Careful consideration of the national and the dialect vocabularies
discloses that the most marked difference between them lies in the
limited character of the dialect vocabularies. The literary language
contains many words not to be found in dialects, among them technical
and scientific terms.

1 . Local lexical peculiarities, as yet the least studied, are most
noticeable in specifically dialectal words pertaining to local customs,
social і life and natural conditions: laird—’landed proprietor in
Scotland’, burgh—’Scottish chartered town’, kirk—’church1,
loch—’Scottish lake or landlocked arm of the sea’, etc. There are many
names of objects and processes connected with farming, such as the names
of agricultural processes, tools, domestic animals and the like, e.g.
galloway—’horse of small strong breed from Galloway, Scotland’,
kyloe—’one of small breed of long-horned Scotch cattle’,
shelty—’Shetland pony’. There is also a considerable number of
emotionally coloured dialectal words, e.g. §cot. bonny—’beautiful,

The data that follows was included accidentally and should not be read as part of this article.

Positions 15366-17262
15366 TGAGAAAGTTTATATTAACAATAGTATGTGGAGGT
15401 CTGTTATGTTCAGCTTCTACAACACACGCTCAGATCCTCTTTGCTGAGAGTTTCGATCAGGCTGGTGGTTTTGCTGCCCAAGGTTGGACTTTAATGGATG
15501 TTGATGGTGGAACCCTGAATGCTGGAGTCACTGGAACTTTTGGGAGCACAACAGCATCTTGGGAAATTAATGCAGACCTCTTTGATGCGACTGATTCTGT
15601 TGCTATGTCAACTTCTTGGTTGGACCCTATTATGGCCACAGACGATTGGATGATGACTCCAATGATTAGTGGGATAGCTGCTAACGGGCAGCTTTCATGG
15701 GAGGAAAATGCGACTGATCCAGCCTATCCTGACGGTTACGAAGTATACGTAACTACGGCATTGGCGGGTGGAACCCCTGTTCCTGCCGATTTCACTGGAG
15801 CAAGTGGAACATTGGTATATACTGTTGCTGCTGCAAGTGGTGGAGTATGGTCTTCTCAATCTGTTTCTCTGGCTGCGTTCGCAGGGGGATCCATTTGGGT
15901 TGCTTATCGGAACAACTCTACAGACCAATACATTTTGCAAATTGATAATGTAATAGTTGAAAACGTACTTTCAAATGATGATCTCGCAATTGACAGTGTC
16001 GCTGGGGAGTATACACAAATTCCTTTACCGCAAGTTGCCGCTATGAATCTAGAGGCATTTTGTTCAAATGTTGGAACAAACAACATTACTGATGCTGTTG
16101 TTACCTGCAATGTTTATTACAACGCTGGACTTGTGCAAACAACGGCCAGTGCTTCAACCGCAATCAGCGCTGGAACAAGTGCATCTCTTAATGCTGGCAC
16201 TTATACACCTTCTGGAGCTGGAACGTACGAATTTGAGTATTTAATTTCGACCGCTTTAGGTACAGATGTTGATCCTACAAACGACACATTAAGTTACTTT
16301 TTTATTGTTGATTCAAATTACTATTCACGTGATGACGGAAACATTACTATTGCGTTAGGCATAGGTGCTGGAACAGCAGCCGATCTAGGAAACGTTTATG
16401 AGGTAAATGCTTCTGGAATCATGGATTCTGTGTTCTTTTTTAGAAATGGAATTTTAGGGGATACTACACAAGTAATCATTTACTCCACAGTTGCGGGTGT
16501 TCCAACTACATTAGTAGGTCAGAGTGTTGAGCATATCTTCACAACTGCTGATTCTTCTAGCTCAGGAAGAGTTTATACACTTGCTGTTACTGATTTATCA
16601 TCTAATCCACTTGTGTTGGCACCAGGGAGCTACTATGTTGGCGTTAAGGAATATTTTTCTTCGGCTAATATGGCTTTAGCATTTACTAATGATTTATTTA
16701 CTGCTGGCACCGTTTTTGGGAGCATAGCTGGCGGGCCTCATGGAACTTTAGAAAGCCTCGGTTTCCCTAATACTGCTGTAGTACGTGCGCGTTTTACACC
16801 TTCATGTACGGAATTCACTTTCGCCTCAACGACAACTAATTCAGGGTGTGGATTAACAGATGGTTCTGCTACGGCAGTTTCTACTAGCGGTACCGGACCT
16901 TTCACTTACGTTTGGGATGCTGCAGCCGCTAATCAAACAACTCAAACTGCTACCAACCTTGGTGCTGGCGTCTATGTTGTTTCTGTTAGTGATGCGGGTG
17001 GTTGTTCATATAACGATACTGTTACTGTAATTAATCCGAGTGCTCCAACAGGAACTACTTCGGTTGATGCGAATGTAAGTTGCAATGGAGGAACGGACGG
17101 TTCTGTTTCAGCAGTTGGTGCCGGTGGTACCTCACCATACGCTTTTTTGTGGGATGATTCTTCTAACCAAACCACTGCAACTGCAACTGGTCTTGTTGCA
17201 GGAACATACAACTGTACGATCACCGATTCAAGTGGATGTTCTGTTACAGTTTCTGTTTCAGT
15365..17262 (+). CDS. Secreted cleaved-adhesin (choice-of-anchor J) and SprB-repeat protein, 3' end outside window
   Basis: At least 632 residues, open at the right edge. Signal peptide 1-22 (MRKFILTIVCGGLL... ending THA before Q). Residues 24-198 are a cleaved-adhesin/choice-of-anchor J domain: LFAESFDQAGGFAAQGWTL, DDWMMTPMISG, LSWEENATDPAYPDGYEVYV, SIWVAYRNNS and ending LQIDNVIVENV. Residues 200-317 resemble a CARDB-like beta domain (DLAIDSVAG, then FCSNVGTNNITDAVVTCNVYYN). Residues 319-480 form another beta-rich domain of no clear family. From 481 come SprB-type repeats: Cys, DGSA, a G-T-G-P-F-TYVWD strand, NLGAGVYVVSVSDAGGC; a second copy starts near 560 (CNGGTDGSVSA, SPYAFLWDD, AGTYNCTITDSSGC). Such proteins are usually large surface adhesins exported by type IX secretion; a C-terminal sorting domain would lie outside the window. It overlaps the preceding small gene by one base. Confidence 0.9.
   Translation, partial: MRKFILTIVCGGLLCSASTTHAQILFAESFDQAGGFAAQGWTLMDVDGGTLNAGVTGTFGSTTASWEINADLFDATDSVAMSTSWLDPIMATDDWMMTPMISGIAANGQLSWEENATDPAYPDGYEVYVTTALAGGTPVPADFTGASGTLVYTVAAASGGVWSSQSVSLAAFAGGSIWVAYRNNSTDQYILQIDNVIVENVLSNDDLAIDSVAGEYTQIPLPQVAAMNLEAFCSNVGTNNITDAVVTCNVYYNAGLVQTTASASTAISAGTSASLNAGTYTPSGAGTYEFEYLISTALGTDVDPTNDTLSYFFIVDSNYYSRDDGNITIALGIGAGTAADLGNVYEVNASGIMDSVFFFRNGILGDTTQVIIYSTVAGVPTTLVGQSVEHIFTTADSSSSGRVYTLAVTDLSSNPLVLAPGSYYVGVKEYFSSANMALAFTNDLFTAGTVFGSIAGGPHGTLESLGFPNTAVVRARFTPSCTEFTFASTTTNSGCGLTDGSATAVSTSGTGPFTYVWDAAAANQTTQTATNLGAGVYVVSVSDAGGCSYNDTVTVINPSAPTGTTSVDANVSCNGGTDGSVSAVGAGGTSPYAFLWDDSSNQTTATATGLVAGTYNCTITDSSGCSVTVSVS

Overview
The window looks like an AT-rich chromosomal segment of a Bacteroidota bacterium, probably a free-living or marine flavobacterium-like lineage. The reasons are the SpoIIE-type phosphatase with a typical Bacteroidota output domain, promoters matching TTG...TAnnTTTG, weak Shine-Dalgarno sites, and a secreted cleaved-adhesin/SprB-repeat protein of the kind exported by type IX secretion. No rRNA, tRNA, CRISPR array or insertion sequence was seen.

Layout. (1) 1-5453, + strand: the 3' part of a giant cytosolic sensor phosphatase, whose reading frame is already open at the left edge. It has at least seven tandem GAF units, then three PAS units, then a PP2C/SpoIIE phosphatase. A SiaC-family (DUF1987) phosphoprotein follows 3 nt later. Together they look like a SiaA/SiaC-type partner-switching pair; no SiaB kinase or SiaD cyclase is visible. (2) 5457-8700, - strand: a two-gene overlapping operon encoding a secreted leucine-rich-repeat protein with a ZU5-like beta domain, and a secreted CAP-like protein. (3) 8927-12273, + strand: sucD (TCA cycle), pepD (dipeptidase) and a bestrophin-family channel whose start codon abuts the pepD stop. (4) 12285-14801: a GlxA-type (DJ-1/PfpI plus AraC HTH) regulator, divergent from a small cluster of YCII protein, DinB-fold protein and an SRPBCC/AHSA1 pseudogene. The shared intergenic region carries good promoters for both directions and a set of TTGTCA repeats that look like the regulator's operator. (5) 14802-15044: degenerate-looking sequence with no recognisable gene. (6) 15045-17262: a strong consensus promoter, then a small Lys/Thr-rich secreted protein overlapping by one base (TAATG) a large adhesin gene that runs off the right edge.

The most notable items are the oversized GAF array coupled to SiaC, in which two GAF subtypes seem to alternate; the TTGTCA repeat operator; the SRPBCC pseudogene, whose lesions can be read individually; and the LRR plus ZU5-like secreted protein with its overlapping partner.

healthy-looking’, braw—’fine, excellent’, daffy—’crazy, silly’,
cuddy—’fool, ass’, loon—’clumsy, stupid person’.

In addition, words may have different meanings in the national language
and in the local dialects, e.g. in the Scottish dialect the word to call
is used in the meaning of ‘to drive’, to set—’to suit’, short—’rude’,
silly—’weak’, etc.

Dialectal lexical differences also embrace word-building patterns. For
instance, some Irish words contain the dimmutіve suffixes -an -een,
-can, as in bohaun—’cabin’ (from Irish both—’cabin’); bohereen— ‘narrow
road’ (from Irish bothar—’road’); mearacaun—’thimble’ (from Irish
mear—’finger’); etc. Some of these suffixes may even be added to English
bases, as in girleen, dogeen, squireen (squirrel), etc. Some
specifically dialectal derivatives are formed from standard English
stems with the help of standard English affixes, e.g. Scot,
flesher—’butcher’, Sudden ty—’suddenness1.

A great number of words specifically dialectal appeared as a result of